People walk in front of the Central Bank of Egypt's headquarters at downtown Cairo, Egypt - Reuters
CAIRO – 16 November 2017: The Central Bank of Egypt’s (CBE) Monetary Policy Committee (MPC) is predicted to keep interest rates on hold in its Thursday meeting, economists said.
The expectation came as annual inflation rates are still higher than 30 percent. “We believe rates will keep [their] current high levels until the base effect helps drag inflation rates down,” Esraa Ahmed, an economist at Mubasher Trade, said.
In a research note published on Thursday, Mubasher foresaw the annual inflation rate declining to 24-25 percent by the end of November.
In a Reuters poll conducted last week, nine out of 10 economists said they expect the CBE to keep interest rates on hold for the third MPC meeting in a row.
Egypt’s annual inflation dropped in October to 31.8 percent year-on-year, compared to 32.9 percent year-on-year in September, the official statistics agency announced last week.
Meanwhile, Egypt’s core inflation fell to 30.53 percent year-on-year in October, from 33.26 percent in September, according to data published by the CBE.
“We believe the monetary authority is still in need for a high level of foreign purchases of local debt instruments,” Mubasher said. Egypt’s Balance of Payments is still supported by the capital account’s portfolio investments.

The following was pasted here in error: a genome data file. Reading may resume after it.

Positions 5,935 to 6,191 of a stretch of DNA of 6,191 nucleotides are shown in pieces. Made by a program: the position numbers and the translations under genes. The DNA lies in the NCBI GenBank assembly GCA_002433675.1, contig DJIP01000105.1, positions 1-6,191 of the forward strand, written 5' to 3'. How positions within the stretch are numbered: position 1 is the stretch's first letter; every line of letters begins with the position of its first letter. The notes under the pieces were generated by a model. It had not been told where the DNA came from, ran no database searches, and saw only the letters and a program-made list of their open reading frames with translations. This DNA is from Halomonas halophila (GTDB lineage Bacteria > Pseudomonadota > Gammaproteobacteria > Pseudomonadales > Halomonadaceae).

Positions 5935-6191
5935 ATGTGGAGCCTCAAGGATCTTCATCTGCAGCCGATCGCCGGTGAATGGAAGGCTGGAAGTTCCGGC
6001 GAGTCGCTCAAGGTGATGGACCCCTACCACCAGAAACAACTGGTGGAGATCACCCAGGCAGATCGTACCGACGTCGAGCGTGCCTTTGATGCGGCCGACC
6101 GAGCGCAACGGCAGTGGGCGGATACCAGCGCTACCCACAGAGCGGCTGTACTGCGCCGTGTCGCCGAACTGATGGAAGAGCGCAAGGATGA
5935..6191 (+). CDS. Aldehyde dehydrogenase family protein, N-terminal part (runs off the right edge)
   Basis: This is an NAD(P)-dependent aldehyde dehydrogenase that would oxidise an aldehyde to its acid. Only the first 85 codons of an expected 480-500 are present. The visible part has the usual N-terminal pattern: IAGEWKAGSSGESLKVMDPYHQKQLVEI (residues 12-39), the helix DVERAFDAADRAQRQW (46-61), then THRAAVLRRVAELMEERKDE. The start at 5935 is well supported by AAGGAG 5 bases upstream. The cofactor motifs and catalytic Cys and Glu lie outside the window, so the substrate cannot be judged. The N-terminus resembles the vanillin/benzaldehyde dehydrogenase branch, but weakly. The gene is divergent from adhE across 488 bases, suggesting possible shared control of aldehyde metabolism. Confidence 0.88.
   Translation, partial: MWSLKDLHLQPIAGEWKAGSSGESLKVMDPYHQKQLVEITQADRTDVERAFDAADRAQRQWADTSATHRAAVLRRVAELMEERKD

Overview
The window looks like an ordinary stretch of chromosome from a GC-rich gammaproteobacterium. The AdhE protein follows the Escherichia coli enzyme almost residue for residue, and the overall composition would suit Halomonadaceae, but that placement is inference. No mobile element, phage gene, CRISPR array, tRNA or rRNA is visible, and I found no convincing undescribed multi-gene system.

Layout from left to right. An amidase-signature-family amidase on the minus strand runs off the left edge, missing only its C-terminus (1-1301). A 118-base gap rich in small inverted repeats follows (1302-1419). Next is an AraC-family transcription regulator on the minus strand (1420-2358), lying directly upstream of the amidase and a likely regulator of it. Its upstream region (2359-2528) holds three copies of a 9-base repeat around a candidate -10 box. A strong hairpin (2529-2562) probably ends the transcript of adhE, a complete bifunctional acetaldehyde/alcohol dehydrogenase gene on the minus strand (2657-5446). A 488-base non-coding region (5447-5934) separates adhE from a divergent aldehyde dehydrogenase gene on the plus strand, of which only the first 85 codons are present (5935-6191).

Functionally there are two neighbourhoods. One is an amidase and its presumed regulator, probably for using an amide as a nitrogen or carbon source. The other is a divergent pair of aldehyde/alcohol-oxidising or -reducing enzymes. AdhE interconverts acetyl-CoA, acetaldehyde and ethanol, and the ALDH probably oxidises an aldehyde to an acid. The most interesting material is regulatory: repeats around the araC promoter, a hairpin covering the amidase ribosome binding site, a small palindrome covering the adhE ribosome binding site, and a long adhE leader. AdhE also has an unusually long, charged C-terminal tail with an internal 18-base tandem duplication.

As the U.S. Federal Reserve is expected to hike interest rates, Egypt will try to leave interest rates high “as long as possible lest foreign investors turn bearish on Egyptian debt instruments,” Mubasher added.
London-based research firm Capital Economics said in a report last week that the current rate is not enough for the Central Bank to cut interest rates in its meeting. “We expect the first rate cut to come in December,” Jason Tuvey, the firm’s Middle East economist, said in a note.
Capital Economics believe the first rate cut will come in the MPC’s meeting on December 28 at 100 basis points to hit 17.75 percent.
Economic analyst at Pharos Holding Ramy Oraby shares similar views. He says that the CBE is more likely now to consider cutting interest rates; “not necessarily in the next MPC meeting, but in the upcoming meetings.”
“The CBE usually doesn’t look for a certain level of inflation to reduce interest rates, but it looks at the overall economic trend,” Oraby said.